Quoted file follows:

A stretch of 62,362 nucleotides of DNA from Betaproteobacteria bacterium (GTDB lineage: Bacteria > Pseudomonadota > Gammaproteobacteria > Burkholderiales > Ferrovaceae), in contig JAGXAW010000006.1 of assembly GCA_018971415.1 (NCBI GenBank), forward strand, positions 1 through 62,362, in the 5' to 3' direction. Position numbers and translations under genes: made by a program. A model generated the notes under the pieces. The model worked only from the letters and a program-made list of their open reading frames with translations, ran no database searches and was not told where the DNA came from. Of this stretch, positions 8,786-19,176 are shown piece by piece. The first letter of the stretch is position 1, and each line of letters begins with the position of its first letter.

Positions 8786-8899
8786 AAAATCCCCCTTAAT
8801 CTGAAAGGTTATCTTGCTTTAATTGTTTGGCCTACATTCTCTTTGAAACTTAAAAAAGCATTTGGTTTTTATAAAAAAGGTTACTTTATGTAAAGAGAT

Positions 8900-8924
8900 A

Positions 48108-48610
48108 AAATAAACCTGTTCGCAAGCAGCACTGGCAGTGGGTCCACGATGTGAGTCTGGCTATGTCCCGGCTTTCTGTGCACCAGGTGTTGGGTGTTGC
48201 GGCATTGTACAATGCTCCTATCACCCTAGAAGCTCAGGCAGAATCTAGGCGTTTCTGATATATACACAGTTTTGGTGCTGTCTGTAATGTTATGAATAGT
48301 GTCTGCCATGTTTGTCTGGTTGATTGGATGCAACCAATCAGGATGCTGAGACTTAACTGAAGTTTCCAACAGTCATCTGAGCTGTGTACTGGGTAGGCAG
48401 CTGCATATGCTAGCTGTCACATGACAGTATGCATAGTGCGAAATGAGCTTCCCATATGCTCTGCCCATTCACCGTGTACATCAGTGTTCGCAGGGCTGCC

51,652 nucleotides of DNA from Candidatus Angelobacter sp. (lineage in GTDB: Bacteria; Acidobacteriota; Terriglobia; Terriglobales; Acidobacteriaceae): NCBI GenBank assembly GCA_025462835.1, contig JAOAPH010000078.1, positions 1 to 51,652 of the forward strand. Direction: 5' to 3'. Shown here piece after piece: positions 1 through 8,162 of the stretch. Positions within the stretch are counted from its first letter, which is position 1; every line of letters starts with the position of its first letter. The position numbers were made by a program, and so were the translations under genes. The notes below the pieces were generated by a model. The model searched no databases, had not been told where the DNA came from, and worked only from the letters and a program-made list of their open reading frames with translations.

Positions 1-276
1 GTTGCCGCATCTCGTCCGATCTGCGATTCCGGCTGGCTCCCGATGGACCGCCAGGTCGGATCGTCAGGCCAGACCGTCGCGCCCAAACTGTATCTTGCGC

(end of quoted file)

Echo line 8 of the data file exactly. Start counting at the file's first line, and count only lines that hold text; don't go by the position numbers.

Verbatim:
48108 AAATAAACCTGTTCGCAAGCAGCACTGGCAGTGGGTCCACGATGTGAGTCTGGCTATGTCCCGGCTTTCTGTGCACCAGGTGTTGGGTGTTGC